Early-Stage Research on Decision-Making Styles

People make decisions—often in very different ways. Learn more about five distinct styles and the preferences that shape them.

Taking the Bias Out of Meetings

Managing bias effectively can help lessen the impact it has on your company’s strategy.

Beating the Odds in Market Entry

How to avoid the cognitive biases that undermine market entry decisions.

Re-Anchor Your Next Budget Meeting

Anchoring is the psychological phenomenon that makes a number stick in your mind and influence you — even though you think you’re disregarding it. An anchor is such a powerful influence that only another anchor can overcome it. Re-anchoring combats the anchor of history and convention with another anchor, grounded in a different set of facts.

Overcoming a Bias Against Risk

Risk-averse midlevel managers making routine investment decisions can shift an entire company’s risk profile. An organization-wide stance toward risk can help.

Tim Koller, Dan Lovallo, and Zane Williams

Many of the managerial tactics used by companies in their capital-allocation and evaluation processes fail to take note of basic [behavioral biases]. By considering the success or failure of projects in isolation, for example, they fail to understand how each will add risk to the company’s overall portfolio and institutionalize a tendency toward risk aversion, essentially recreating the narrow framing that occurs at the individual … [ Read more ]

How to Put Your Money Where Your Strategy Is

Most companies allocate the same resources to the same business units year after year. That makes it difficult to realize strategic goals and undermines performance. Here’s how to overcome inertia.

The Case for Behavioral Strategy

Left unchecked, subconscious biases will undermine strategic decision making. Here’s how to counter them and improve corporate performance.

Distortions and Deceptions in Strategic Decisions

Companies are vulnerable to misconceptions, biases, and plain old lies. But not hopelessly vulnerable.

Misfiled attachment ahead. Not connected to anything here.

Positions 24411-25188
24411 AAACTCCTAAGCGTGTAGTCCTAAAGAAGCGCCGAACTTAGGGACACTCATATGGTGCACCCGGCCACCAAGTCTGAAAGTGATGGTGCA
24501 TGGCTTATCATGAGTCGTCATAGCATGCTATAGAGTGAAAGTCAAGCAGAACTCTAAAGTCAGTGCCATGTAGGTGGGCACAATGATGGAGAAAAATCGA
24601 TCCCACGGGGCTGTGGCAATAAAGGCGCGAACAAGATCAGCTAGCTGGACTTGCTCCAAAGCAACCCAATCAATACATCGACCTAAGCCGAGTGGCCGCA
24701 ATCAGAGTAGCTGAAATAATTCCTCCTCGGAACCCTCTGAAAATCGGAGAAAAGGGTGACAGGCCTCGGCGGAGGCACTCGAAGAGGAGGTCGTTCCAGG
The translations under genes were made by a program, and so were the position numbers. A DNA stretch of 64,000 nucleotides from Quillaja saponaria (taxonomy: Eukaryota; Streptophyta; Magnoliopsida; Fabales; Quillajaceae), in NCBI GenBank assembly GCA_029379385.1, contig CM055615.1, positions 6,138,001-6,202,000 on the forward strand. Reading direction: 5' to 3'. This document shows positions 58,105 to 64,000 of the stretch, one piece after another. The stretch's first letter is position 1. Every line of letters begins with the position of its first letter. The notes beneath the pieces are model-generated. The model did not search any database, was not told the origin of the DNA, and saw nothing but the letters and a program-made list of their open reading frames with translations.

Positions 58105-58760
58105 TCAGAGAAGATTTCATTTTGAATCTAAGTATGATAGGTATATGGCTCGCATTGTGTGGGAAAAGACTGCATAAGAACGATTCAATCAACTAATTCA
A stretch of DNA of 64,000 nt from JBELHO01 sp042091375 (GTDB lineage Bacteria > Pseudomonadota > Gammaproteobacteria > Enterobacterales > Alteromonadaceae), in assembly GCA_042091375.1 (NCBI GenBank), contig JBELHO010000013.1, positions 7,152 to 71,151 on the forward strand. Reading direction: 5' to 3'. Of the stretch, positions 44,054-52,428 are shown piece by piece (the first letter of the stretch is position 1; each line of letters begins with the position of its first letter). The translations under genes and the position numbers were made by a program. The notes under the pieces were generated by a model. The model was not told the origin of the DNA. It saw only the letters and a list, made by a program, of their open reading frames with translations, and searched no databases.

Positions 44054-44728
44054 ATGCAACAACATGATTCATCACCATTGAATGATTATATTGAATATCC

Dan P. Lovallo and Olivier Sibony

Loss aversion wouldn’t have such a large effect on decisions made in times of uncertainty if people viewed each gamble not in isolation but as one of many taken during their own lives or the life of an organization. But executives, like all of us, tend to evaluate every option as a change from a reference point – usually the status quo – not as … [ Read more ]

Dan P. Lovallo and Olivier Sibony

When companies evaluate strategic decisions, three conditions frequently create agency problems. One is the misalignment of time horizons between individuals and corporations. …Another problem that can generate harmful deceptions is the differing risk profiles of individuals and organizations. …The final agency issue arises from the likelihood that a subordinate knows much more than a superior does about a given issue. Higher-ranking executives must therefore make … [ Read more ]

Learning to Let Go: Making Better Exit Decisions

Although canceling a project or exiting a business may often be regarded as a sign of failure, such moves are really a perfectly normal part of the creative-destruction process. Companies need to realize that in this way they can free up their resources and improve their ability to embrace new market opportunities.

By neutralizing the psychological biases that make it harder for executives to evaluate struggling … [ Read more ]

Optimism: Don’t Let it Run Away with You

Many M&A decisions may be the result of hubris, say Dan Lovallo and Daniel Kahneman. Heres a technique to help executives avoid the bad kind of optimism.